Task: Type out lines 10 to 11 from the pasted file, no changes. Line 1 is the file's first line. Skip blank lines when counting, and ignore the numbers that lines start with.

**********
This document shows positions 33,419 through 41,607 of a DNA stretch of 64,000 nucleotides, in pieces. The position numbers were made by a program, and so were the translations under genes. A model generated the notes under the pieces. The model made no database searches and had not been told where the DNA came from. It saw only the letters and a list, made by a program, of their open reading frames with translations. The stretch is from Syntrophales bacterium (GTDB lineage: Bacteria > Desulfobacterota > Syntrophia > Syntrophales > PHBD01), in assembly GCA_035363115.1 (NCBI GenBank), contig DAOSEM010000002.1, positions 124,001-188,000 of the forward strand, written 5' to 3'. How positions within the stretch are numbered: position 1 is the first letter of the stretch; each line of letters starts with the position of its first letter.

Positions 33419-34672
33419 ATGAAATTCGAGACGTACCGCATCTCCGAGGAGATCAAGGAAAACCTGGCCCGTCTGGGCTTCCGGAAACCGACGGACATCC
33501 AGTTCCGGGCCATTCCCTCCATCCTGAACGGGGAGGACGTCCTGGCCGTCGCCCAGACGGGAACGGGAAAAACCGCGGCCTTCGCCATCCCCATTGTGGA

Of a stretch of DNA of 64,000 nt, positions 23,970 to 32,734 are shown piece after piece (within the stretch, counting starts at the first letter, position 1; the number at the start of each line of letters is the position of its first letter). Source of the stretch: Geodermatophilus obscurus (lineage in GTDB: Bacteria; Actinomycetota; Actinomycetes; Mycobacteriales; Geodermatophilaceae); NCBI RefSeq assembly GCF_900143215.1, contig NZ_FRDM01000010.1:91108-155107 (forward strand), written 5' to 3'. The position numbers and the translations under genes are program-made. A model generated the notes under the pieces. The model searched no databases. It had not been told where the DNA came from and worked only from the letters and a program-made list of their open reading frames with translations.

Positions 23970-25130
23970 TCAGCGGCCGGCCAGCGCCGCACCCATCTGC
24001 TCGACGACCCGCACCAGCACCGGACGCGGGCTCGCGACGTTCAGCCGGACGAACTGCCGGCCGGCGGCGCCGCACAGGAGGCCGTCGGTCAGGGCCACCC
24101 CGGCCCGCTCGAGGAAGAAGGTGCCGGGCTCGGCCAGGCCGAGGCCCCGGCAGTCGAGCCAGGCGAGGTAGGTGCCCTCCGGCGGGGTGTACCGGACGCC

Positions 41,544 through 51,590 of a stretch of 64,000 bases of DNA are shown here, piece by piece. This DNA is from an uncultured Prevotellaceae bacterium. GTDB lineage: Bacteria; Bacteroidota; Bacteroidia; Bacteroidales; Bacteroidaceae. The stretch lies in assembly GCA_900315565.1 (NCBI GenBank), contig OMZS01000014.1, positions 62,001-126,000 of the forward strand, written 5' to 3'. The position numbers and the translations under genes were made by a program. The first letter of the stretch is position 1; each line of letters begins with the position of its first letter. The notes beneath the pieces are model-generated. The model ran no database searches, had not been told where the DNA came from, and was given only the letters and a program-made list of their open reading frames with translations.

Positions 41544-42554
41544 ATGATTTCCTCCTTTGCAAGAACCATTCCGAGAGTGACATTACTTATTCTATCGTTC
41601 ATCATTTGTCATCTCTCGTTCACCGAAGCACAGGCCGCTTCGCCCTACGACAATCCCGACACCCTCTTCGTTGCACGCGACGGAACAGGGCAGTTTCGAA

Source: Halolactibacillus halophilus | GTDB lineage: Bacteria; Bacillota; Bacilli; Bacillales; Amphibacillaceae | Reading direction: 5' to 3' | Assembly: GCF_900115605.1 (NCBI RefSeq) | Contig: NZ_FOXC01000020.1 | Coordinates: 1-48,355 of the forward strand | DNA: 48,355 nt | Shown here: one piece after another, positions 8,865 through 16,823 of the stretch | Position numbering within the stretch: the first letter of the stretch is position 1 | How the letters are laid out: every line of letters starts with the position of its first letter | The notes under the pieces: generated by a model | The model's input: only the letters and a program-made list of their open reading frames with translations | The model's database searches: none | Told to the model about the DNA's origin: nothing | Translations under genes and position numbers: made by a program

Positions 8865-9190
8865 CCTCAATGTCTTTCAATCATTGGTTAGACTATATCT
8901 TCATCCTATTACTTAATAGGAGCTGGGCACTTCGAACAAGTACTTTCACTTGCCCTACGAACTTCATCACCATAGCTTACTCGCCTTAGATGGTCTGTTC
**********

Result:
Positions 41,544 through 51,590 of a stretch of 64,000 bases of DNA are shown here, piece by piece. This DNA is from an uncultured Prevotellaceae bacterium. GTDB lineage: Bacteria; Bacteroidota; Bacteroidia; Bacteroidales; Bacteroidaceae. The stretch lies in assembly GCA_900315565.1 (NCBI GenBank), contig OMZS01000014.1, positions 62,001-126,000 of the forward strand, written 5' to 3'. The position numbers and the translations under genes were made by a program. The first letter of the stretch is position 1; each line of letters begins with the position of its first letter. The notes beneath the pieces are model-generated. The model ran no database searches, had not been told where the DNA came from, and was given only the letters and a program-made list of their open reading frames with translations.

Positions 41544-42554